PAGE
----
Uncertain future: Leon the koala has been cared for by Friends of the Koala in Lismore since being forced from his home because of work on the Alstonville bypass. He is supposed to be released at the same location, but his carers fear he will not survive in the degraded habitat.
Uncertain future: Leon the koala has been cared for by Friends of the Koala in Lismore since being forced from his home because of work on the Alstonville bypass. He is supposed to be released at the same location, but his carers fear he will not survive in the degraded habitat.

Infrastructure hinders habitat

INTENSIFIED infrastructure works on the Northern Rivers is making it increasingly difficult for wildlife groups to return injured animals to their habitat.

The Lismore-based Friends of the Koala recently rescued a four-year-old koala named Leon at Suncrest Avenue, Alstonville – an area under immense change due to the Alstonville bypass.

It is likely Leon’s habitat has been affected by the bypass, so Friends of the Koala are reluctant to return him to the area.

However, they are hamstrung by the National Parks and Wild-life Act. The Act requires wildlife rehabilitation groups such as Friends of the Koala to return any injured animals to within 2km of where they were rescued.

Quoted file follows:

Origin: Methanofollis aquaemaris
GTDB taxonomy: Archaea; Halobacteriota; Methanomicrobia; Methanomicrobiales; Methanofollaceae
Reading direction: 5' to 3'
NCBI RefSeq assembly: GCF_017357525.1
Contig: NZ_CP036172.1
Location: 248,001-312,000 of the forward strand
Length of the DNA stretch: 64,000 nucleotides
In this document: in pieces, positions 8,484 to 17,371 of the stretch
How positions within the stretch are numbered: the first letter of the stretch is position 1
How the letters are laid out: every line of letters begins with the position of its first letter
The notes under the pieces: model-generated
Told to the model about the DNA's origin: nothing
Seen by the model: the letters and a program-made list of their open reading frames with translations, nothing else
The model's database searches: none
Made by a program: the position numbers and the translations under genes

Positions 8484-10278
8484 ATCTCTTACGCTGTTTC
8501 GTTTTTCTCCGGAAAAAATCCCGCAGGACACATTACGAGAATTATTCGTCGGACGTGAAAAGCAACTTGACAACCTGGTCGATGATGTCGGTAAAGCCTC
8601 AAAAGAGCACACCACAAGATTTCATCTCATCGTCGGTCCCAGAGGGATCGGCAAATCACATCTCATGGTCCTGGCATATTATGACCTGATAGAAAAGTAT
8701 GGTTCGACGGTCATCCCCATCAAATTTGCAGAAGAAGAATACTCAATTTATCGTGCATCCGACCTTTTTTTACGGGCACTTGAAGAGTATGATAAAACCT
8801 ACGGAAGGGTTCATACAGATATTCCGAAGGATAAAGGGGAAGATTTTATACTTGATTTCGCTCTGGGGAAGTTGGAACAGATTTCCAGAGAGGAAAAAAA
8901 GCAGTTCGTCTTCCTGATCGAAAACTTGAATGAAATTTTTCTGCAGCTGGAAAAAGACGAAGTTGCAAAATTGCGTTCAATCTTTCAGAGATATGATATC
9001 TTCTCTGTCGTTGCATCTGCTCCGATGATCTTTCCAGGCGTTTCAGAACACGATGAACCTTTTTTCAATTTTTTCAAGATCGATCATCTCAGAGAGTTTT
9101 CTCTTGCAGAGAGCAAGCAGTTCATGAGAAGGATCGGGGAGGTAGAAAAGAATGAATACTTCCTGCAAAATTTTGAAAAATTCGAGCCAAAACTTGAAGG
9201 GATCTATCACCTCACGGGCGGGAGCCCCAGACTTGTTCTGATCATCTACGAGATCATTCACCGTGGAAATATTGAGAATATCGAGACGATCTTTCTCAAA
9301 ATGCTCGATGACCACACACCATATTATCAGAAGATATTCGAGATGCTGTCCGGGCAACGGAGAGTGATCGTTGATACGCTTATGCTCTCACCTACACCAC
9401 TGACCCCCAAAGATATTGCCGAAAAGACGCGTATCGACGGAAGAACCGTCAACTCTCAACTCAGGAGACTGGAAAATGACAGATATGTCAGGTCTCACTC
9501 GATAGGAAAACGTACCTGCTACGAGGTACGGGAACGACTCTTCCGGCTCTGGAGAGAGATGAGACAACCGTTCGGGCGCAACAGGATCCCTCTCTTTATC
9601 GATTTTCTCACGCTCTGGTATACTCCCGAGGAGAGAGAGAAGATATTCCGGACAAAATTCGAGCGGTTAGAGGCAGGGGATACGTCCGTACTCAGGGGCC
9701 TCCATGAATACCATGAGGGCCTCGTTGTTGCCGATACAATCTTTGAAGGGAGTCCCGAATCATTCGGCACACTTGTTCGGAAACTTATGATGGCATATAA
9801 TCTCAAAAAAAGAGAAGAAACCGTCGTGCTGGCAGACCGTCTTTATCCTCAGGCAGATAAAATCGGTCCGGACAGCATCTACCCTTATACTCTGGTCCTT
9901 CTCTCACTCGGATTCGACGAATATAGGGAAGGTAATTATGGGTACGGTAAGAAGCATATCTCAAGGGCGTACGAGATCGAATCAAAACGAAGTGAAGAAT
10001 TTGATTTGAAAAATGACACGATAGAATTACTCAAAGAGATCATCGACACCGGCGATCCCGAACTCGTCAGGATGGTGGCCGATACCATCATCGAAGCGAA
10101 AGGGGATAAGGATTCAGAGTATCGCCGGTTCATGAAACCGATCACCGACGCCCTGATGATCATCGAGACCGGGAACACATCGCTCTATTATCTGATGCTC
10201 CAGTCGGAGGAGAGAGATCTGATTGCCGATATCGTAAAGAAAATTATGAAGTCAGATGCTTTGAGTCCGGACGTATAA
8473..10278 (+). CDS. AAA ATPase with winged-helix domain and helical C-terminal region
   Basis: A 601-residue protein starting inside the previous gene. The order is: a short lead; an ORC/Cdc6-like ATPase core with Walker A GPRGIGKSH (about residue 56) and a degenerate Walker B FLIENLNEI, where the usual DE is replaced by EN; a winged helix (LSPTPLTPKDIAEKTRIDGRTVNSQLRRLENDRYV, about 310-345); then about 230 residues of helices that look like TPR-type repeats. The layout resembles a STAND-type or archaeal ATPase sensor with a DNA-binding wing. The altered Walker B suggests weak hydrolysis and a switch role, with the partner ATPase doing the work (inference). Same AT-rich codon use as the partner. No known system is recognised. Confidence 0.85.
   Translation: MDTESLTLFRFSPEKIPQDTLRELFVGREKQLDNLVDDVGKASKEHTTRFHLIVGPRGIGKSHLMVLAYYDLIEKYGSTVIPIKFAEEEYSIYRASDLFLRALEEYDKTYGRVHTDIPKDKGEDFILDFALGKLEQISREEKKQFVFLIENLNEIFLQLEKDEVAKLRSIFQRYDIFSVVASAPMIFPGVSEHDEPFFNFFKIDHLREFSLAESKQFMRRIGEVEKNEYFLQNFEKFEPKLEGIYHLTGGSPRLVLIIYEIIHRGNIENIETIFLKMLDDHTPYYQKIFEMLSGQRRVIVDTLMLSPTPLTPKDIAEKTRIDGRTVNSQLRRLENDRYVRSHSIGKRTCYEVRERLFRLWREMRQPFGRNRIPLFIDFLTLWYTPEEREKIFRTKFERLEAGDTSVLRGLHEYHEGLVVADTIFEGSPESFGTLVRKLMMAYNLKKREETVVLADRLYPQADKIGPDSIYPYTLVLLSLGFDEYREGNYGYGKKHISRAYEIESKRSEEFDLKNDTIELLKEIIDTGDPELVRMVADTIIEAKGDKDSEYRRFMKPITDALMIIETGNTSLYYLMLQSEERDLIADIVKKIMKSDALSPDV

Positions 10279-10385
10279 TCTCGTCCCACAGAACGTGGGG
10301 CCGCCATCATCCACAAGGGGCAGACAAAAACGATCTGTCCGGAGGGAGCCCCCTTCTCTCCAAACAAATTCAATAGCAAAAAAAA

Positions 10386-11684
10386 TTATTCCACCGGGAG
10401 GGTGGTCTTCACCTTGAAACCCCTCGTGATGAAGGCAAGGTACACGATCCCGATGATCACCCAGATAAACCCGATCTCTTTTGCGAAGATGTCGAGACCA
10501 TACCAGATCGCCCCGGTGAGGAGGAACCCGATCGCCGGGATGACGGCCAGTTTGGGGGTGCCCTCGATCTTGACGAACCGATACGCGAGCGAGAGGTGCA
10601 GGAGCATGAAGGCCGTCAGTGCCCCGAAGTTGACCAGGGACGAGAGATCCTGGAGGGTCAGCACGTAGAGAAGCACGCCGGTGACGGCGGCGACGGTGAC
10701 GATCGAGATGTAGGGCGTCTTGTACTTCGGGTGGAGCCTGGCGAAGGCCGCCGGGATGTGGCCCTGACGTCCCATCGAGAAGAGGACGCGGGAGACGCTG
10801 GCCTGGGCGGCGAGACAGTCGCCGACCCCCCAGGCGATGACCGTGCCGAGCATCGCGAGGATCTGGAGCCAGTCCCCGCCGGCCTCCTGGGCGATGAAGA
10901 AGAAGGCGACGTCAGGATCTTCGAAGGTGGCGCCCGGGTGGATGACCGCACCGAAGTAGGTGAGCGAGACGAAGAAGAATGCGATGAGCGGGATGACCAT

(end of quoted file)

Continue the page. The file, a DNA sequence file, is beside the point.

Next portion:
“What we do with Leon next is the problem,” Friends of the Koala president Lorraine Vass said.

“There is not much habitat where he came from and the little that is there is already occupied.

“We are consulting with ecologists to ascertain options for giving Leon the best possible chance of resuming his life, but I doubt it is going to be possible to return him to his original home range.

“When we have a proposition to take to the Department of Environment, Climate Change and Water’s Wildlife Licensing Unit we will make an application to release him.”

Ms Vass and Leon’s rescuer, Pat Barnidge, said it was rare to find a koala in that part of Alstonville.

“He definitely does not belong there,” Ms Vass said.

“The guidelines we follow are from 1997 and there is a meeting with the department and wildlife groups in Port Macquarie on August 14.

“This will be brought up as a case study because the whole release issue is a big one for us.

“In fact, it is a big issue for most regions east of the Great Dividing Range.”

Ms Vass said she understood the legislation was in place to stop wildlife groups releasing animals in unsuitable habitats, but she believed there was room for greater flexibility within the policy to allow for cases such as Leon’s.

Koala colonies on the Northern Rivers are struggling, not only with growing infrastructure and human population needs, but also with disease.

Chlamydia, retro viruses and cancers have many colonies under pressure.



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